Brooke Abbott: Then, another one. I was in the middle of flare, and I happened to have my baby carrier on my waist. My son was playing in his play pin, and he had figured out how to get out.

I had to run to the bathroom, and what I did was just I put him in front of me. I carried him forward facing, and I literally went to the restroom and baby wore him and read him a story the whole time. I felt like I was going to die because I needed him not to move while I was going through this situation.

That one was a tough one.

Lilly Stairs: I just can't even imagine because taking care of yourself when you're living with one or multiple diseases, chronic illnesses is enough on its own and often we need our own caregivers so to be caring for somebody else, somebody who is completely reliant on you, that's a big responsibility.

Brooke Abbott: It is, and it's frightening. I spent a lot of his toddler life frightened because I just didn't think I was doing enough, and I didn't know what was coming next.

That's one of the frustrating things about living with IBD, you don't know what's coming next.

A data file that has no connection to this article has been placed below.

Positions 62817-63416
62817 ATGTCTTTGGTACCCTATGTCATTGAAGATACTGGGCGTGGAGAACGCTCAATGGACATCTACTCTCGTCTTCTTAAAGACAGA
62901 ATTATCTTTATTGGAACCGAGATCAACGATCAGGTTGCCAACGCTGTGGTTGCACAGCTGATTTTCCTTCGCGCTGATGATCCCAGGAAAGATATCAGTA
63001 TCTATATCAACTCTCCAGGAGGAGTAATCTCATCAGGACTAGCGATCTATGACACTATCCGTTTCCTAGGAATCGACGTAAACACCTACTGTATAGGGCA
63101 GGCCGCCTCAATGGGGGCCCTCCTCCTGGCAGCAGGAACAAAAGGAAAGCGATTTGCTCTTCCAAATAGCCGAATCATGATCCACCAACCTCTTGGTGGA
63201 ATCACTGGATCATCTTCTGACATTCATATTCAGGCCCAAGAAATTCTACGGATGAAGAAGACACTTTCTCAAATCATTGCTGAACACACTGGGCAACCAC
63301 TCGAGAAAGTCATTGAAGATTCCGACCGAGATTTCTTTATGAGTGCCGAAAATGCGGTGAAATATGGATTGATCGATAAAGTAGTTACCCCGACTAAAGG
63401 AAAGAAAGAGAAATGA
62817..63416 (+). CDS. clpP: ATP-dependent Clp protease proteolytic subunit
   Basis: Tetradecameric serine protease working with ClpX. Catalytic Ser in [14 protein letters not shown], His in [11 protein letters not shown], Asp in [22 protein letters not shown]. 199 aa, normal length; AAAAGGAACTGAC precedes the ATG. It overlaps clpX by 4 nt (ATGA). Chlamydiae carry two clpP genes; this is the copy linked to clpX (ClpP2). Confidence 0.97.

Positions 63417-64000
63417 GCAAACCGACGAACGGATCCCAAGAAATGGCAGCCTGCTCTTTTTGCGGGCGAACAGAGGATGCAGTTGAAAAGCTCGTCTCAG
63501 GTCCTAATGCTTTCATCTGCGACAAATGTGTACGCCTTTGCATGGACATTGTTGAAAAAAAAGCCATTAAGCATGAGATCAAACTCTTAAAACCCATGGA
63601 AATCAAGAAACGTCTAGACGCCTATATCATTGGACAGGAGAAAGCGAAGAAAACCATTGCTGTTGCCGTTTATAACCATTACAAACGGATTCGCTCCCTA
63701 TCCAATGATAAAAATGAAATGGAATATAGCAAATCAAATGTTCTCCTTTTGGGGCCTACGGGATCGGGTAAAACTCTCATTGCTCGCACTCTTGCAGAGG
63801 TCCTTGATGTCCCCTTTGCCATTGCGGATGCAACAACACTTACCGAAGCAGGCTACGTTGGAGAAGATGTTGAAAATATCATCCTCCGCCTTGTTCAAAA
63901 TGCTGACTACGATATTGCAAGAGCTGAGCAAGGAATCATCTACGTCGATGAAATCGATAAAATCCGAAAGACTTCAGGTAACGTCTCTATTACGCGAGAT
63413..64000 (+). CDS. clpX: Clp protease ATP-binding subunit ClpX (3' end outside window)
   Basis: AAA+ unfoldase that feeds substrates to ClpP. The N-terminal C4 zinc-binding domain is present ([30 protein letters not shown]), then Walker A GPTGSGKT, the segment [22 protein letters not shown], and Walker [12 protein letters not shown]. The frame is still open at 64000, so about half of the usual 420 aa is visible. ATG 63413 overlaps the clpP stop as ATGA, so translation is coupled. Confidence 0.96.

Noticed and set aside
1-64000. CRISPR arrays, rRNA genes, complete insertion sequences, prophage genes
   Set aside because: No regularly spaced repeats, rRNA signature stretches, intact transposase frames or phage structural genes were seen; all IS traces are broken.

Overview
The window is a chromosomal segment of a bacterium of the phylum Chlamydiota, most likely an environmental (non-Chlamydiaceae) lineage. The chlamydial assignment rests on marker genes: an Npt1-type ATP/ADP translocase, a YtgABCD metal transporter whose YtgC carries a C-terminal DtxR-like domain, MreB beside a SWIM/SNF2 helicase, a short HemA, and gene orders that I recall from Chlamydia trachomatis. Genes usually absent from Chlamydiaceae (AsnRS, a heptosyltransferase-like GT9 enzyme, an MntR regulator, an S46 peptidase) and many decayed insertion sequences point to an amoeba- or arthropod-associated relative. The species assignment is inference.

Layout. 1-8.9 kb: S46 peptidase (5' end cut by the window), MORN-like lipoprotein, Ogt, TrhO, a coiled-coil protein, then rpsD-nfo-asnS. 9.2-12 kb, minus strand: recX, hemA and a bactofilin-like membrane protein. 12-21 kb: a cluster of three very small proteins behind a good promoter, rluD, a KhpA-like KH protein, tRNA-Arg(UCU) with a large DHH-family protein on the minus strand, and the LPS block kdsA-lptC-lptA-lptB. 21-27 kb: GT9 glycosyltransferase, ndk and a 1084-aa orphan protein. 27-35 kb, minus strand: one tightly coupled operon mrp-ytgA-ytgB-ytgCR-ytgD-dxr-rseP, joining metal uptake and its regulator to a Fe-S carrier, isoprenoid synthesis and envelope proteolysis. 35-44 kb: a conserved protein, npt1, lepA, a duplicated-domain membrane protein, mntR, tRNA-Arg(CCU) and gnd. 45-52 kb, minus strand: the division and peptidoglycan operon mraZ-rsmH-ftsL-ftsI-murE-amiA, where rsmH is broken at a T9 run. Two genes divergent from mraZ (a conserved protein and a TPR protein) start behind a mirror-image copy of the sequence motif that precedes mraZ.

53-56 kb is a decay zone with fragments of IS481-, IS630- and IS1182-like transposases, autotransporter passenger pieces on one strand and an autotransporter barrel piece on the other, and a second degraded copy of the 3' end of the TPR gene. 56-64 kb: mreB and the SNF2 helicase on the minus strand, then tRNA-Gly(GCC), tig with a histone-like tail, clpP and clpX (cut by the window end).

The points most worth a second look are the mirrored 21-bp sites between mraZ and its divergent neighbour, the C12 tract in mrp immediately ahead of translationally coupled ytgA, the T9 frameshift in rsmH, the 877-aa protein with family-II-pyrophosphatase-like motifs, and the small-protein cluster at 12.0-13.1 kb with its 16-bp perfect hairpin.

Lilly Stairs: Living the unknown.

Brooke Abbott: Yeah. You know, it's like, I can take him to the park and then all of a sudden okay we can't be here anymore we have to go home.

Lilly Stairs: And the child doesn't understand that.

Brooke Abbott: No. I will say this, kids don't fully understand when they are that age, but I think that - and I found that people who didn't have IBD were giving me this advice - people who don't engage their children and talk to their children about their disease, and try to protect them from their disease, tend to have a more strained relationship with their children because the child doesn't understand what's going on.

I had a lot people saying to me, "he shouldn't see you in the hospital," and "he shouldn't see you sick," and "you guys need to be more active and if you're sick then you need to get a nanny to take him and go do other things".